The dough for both pizzas will be prepared according to reply #82 (http://www.pizzamaking.com/forum/index.php/topic,1911.msg33883.html#msg33883) since it follows ThatOneGuy's recommendations (http://www.pizzamaking.com/forum/index.php/topic,1911.msg17492.html#msg17492). Both pizzas will be baked on a stone at 500 degrees for 6 to 8 minutes.

So essentially, the variable will be the room temperature fermentation time. We'll see who wins.

Dave
« Last Edit: December 18, 2007, 10:20:43 PM by dland »

Offline Pete-zza

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Re: Round Table Pizza dough recipe - Part One
« Reply #246 on: December 19, 2007, 10:47:10 AM »
Dave,

Your plan looks fine. As noted previously (see Reply 11 at http://www.pizzamaking.com/forum/index.php/topic,5609.msg47786.html#msg47786), it is not necessary to reconstitute the Carnation dry milk and scald and cool it before using based on the small percent of dry milk you will be using. However, if you want to do a more exact comparison with the prior efforts of others, then feel free to do so.

I ran the percents for the dough formulation you will be using through the expanded dough calculating tool at http://www.pizzamaking.com/expanded_calculator.html, and using a thickness factor of 0.081, I established that it would take a square sheet of about 18.09” by 18.09” to get the total dough weight of about 751.41 oz. So, that will be an inch to spare on each side of the 16” pizzas you plan to make. The output of the tool using the above inputs is as follows:

Flour (100%):
Water (48.3%):
IDY (0.40%):
Salt (2.08%):
Sugar (2.08%):
Dry Non-Fat Milk (1.25%):
Shortening (2.08%):
Total (156.19%):
481.13 g  |  16.97 oz | 1.06 lbs
232.39 g  |  8.2 oz | 0.51 lbs
1.92 g | 0.07 oz | 0 lbs | 0.64 tsp | 0.21 tbsp
10.01 g | 0.35 oz | 0.02 lbs | 1.79 tsp | 0.6 tbsp
10.01 g | 0.35 oz | 0.02 lbs | 2.51 tsp | 0.84 tbsp
6.01 g | 0.21 oz | 0.01 lbs | 4.18 tsp | 1.39 tbsp
10.01 g | 0.35 oz | 0.02 lbs | 2.5 tsp | 0.83 tbsp
751.48 g | 26.51 oz | 1.66 lbs | TF = 0.081

If you’d like, you can add a bowl residue compensation factor to compensate for minor dough losses in the bowl. For example, if you use 1.5% in the expanded dough calculating tool, you will get the following:

Flour (100%):
Water (48.3%):
IDY (0.40%):
Salt (2.08%):
Sugar (2.08%):
Dry Non-Fat Milk (1.25%):
Shortening (2.08%):
Total (156.19%):
488.35 g  |  17.23 oz | 1.08 lbs
235.87 g  |  8.32 oz | 0.52 lbs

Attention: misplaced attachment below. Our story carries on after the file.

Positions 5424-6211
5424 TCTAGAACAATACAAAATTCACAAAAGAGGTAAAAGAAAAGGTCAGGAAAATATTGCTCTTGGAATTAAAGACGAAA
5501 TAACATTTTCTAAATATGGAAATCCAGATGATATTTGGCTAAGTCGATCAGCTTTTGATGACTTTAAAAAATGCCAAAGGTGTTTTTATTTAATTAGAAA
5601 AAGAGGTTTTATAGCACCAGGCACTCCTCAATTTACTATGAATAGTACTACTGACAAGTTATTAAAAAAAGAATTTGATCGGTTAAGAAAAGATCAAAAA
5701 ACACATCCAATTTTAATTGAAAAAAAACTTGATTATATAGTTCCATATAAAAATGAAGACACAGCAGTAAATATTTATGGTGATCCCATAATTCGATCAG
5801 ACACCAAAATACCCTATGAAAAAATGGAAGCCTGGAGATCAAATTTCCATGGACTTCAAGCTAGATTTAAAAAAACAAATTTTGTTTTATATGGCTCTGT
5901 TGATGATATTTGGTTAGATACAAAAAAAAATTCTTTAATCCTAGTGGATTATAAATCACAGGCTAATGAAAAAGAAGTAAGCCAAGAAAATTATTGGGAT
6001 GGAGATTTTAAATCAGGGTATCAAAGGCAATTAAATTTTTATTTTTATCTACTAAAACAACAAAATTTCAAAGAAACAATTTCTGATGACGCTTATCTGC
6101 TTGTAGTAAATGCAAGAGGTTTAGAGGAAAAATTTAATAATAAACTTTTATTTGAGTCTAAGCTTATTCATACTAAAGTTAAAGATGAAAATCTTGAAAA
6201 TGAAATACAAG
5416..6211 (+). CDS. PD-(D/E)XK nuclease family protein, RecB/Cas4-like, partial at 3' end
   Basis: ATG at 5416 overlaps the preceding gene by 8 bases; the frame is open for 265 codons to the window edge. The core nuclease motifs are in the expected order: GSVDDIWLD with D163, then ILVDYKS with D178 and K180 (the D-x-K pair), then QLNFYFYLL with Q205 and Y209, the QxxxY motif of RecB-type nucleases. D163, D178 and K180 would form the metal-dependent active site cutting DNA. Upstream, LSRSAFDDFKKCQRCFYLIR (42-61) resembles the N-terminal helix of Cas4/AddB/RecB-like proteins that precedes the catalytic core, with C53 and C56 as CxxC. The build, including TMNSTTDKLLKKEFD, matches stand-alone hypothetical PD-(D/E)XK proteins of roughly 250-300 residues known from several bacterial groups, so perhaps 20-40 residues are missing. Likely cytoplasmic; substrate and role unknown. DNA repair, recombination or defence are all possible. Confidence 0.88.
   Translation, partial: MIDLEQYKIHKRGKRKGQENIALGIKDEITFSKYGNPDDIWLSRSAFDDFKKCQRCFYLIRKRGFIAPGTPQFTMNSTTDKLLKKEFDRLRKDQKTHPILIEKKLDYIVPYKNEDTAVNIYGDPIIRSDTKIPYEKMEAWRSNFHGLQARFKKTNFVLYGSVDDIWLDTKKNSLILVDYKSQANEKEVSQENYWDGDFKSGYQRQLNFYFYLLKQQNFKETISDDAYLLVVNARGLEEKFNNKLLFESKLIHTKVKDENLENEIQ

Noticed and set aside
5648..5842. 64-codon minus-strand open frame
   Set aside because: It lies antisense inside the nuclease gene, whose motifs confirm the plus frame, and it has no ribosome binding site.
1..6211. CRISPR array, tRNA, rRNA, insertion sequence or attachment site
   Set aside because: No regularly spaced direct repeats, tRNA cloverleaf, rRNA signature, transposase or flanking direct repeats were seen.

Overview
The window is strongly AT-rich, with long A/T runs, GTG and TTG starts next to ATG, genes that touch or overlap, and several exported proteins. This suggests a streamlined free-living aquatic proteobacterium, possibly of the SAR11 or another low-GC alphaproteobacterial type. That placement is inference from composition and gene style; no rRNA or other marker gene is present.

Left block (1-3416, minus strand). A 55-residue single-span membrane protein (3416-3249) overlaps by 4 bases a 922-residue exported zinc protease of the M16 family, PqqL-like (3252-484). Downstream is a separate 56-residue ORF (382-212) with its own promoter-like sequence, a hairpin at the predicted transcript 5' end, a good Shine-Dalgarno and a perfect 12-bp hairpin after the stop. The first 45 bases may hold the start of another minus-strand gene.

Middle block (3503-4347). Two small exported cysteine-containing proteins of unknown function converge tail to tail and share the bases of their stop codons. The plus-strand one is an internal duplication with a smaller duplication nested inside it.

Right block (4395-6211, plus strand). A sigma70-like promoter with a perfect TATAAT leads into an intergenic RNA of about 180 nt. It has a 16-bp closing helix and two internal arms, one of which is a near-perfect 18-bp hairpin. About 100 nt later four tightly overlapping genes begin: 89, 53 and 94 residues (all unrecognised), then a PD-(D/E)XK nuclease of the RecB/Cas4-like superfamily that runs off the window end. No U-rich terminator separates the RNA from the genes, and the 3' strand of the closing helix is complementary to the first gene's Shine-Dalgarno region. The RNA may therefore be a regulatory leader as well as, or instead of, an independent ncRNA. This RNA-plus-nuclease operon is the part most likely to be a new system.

1.95 g | 0.07 oz | 0 lbs | 0.65 tsp | 0.22 tbsp
10.16 g | 0.36 oz | 0.02 lbs | 1.82 tsp | 0.61 tbsp
10.16 g | 0.36 oz | 0.02 lbs | 2.55 tsp | 0.85 tbsp
6.1 g | 0.22 oz | 0.01 lbs | 4.25 tsp | 1.42 tbsp
10.16 g | 0.36 oz | 0.02 lbs | 2.54 tsp | 0.85 tbsp
762.75 g | 26.9 oz | 1.68 lbs | TF = 0.082215

If it turns out that your dough weigh ends up a bit too high, you can always trim it back to the amount indicated in the first table (751.48 g.).

Good luck. I look forward to your results, especially any problems you encounter and any suggestions for improvement.

Peter

Offline DNA Dan

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Re: Round Table Pizza dough recipe - Part One
« Reply #247 on: December 19, 2007, 04:03:12 PM »
Dave,

To me the biggest variables in this clone which are difficult to reproduce in the home environment are 1) The sheeter 2) The oven and 3) The sauce. In regard to #1, using a rolling pin will get you very little with respect to the texture you see in the restaurant. I have even tried rolling it out super duper thin, then just folding it and pressing the layers together. The problem with the rolling pin is that you just need to make too many passes to get it thin enough, whereas with a sheeter you can be thinned out in just a few passes. The constant back and fourth movement on the rolling pin just develops the gluten structure too much. You can get "better" results by using the warm dough ball method as others have done, but it's still not quite the same. Regarding #2, the pizza in the store is almost "fried" in the pan from the grease and heat from the oven. If you look at a single topping pizza, the toppings are virtually singed. This tells me that they are cooking from the top and the bottom simultaneously, perhaps even broiling the pizza. This has me perplexed somewhat because RT never used to use conveyor ovens. In the past they used a rotating stone type oven. Regarding #3, well I think Lydia has made the most progress here. I tend to focus on crust structure and texture before taking on the beast of cloning the sauce. In terms of taste, the sauce is probably the biggest contributor to your palette though.

I tried Lydia's cheater recipe but I wasn't faithful to the recipe. I did more of a merge between what Peter put forward but spiked the flour with Harina preparada mix. The results were just okay, nothing to write home about. I will try it again with the subconscious notes that Lydia added. The nice thing about her approach is she doesn't bother with the in-home sheeting dilemma. So you can get the bubbly crust without the pain of making the layers or owning a sheeter. Peter's recipe is pretty close in flavor to the real deal. This is somewhat qualitative because I dont' have a clone of the sauce, but it was my closest attempt yet. For that one the preparation was much more involved using the Elsegundo sheeting method.